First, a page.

1986 Kestrel 4000 review
Tested: 12/6/2017

 

 

Retrospective: period build 1986 Kestrel 4000 - a celebration of innovation

These days we hear a lot about companies that are "disruptive" - they reimagine and reinvent how things have been traditionally done. Companies like Uber, Amazon and Tesla come to mind.

 

Going back in time, over 30 years ago, the cycling industry experienced a period of disruption as well. In 1986, things were a lot different from now. That year, the #1 Billboard song was "That's what friends are for" - do you even remember it? Were you even born? That year, the Space Shuttle Challenger disaster also occurred. Magnum, P.I. was the top rated TV show.  And bikes were almost universally made from steel tubes, butted (welded) together with lugs, the same way it had been done for decade. The frames had round, non-aerodynamic tubes and they typically weighed a portly 4 1/2 to 5 pounds or more.

 

But some amazing things also happened in 1986.

 

This bike, an original Kestrel 4000, comes to Roadbikereview by way of a collector who really appreciates the history of innovation with cycling. The owner has put together a nearly mint condition masterpiece that showcases the technology of the time. The frame, the handlebars, the wheels, the indexed shifting – all are the basis of what is state-of-the-art today.  The bike is beautiful, and could still be considered a “daily driver”. This is miraculous, especially if you consider the bike is over 30 years old. 

 

The Frame

The Kestrel 4000 was way ahead of its time. It was the first offering of Cycle Composites, Inc - CCI was launched by Trek founder Bevil Hogg and Tom French in order to commercialize Brent Trimble’s designs. It was the world's first all carbon fiber production bike -- other carbon bikes did exist but they used round tubes and lugs - merely iterating on the existing steel tube and lugged construction. The Kestrel was the first bike to use carbon throughout, joinery included. It featured a revolutionary monocoque frame (meaning, a molded, single piece), aerodynamic shaping (also a first), and, internal cable routing. Incredibly the frame was nearly 40% lighter than typical steel frames coming in around 3 1/2 pounds (just over 1600 grams) which was unheard of for its day.

 

The Parts

This bike has been built up as the “ultimate triathlon bike for the 1987 season”, featuring  highly innovative components that were first made available for that year, including:

 

THE RIDE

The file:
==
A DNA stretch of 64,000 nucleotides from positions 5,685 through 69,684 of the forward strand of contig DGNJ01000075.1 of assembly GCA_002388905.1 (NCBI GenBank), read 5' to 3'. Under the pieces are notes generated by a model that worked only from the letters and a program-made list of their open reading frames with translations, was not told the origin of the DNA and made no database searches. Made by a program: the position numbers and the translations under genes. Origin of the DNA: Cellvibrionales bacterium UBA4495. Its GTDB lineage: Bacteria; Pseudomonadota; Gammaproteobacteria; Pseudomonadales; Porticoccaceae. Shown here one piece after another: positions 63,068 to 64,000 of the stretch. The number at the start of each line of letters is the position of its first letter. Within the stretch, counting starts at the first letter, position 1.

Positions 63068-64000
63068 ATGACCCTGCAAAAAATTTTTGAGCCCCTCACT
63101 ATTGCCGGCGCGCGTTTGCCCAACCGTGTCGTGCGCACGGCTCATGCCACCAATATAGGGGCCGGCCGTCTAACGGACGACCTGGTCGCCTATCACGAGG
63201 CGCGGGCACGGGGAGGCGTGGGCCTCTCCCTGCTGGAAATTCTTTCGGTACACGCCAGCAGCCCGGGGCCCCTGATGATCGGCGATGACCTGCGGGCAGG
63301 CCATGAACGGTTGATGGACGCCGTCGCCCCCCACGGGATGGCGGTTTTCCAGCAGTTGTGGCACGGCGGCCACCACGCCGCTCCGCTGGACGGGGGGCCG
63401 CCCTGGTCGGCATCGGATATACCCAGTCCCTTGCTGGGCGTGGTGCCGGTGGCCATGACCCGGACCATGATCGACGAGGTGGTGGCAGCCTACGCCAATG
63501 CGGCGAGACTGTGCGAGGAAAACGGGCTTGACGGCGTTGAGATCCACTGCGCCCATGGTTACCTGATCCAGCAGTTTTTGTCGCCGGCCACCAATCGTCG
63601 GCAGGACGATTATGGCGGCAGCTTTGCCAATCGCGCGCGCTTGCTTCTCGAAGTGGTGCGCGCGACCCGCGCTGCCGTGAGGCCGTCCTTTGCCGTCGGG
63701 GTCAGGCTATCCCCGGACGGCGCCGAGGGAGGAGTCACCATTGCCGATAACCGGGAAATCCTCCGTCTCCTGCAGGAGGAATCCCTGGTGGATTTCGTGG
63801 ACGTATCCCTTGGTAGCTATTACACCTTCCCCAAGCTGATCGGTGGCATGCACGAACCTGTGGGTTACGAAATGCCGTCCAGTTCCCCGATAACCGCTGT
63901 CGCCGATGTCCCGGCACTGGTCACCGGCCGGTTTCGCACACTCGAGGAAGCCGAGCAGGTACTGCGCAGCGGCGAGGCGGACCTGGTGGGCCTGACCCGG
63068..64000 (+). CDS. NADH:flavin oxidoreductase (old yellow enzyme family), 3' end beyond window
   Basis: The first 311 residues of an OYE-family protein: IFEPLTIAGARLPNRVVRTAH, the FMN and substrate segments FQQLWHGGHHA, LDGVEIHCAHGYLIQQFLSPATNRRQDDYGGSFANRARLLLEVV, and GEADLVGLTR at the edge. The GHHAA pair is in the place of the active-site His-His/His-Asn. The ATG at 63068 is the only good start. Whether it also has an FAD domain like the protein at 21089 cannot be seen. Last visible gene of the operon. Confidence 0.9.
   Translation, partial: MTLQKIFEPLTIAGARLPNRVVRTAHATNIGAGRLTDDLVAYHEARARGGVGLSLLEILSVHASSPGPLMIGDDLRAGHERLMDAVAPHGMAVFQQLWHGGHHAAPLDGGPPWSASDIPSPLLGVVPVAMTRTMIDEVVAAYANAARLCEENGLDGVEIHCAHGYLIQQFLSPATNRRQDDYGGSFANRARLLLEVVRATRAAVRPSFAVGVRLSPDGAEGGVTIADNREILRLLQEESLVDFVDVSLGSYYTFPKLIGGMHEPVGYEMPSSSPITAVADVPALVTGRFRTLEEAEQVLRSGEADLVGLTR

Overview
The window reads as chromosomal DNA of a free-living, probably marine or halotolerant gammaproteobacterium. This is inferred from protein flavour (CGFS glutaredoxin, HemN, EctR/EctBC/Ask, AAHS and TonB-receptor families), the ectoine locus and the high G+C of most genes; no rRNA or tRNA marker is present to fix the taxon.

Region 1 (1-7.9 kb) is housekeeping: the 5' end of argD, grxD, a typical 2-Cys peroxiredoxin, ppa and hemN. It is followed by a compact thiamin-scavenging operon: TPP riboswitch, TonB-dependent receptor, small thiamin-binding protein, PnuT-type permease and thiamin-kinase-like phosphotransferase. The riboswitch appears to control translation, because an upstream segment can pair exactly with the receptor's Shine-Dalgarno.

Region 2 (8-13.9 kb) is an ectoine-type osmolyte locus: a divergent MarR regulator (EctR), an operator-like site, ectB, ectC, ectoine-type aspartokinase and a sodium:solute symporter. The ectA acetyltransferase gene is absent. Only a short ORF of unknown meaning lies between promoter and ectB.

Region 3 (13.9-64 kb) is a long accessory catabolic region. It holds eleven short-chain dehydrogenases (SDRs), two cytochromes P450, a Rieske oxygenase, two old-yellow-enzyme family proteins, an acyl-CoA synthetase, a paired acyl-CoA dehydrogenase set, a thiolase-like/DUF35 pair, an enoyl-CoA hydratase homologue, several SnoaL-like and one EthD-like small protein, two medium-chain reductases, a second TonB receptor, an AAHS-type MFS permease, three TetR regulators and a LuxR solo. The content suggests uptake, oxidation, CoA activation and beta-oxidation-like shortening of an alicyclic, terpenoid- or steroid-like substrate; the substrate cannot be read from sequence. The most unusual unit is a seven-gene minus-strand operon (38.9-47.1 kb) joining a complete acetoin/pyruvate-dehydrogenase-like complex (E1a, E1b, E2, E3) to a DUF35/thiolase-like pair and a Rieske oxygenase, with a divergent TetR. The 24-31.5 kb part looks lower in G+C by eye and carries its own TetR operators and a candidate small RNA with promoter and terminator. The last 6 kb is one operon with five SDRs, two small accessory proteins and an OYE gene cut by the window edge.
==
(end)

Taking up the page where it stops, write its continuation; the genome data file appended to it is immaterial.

I was lucky to get to ride this showcase of a bygone era. After getting fitted, I was surprised at how comfortable and stable the bike felt. The SIS shifting was remarkable as the shifts seemed to fire like a gun shot from one gear to the next--absolutely precise, though reaching down to the down tube to shift disrupted smooth TT cycling efforts. The front wheel was remarkable; heading out on a windy straight road, the front end had no twitchiness despite the strong cross winds I encountered. The frame felt solid and there is no noticeable flex even under hard acceleration. I even clocked my second best Strava time for one rolling uphill segment of my favorite TT course that I have done countless times. This said, the road feedback was a bit dull and "wooden" feeling which is understandable since this was such an early design/experiment with carbon fiber; there isn't a lot of tactile feedback from the road surface. The super low and long stem had me stretched out and past my flexibility limits; raising the stem helped to alleviate that feeling though I still would have been more comfortable with a much shorter stem. But on flat roads, the bike rode rock-solid; no wonder it was so popular on the Ironman triathlon circuit back in the day. Other quibbles - braking is a bit problematic as the rear wheel has some play to it requiring brakes to be set wide so the wheel doesn't rub - but that doesn't mean the brakes aren't effective.  The gearing was also too low for me; I've grown accustomed to rear gearing of 11-26 and the 12-21 that it had made it harder to keep cadence up, requiring a downshift to the small ring, especially on rolling hills.

 

IN THE END

This bike was truly revolutionary back in the day -- and it is still impressive. It set the stage for what could be done with the miracle material, carbon fiber. The remarkable light weight, aerodynamic tubing and internally routed cables were far ahead of the time. It was a pleasure to ride this bit of cycling history!

 

For more information, check out this Kestrel tech talk that was given at Google or see what Kestrel is up to now.

 

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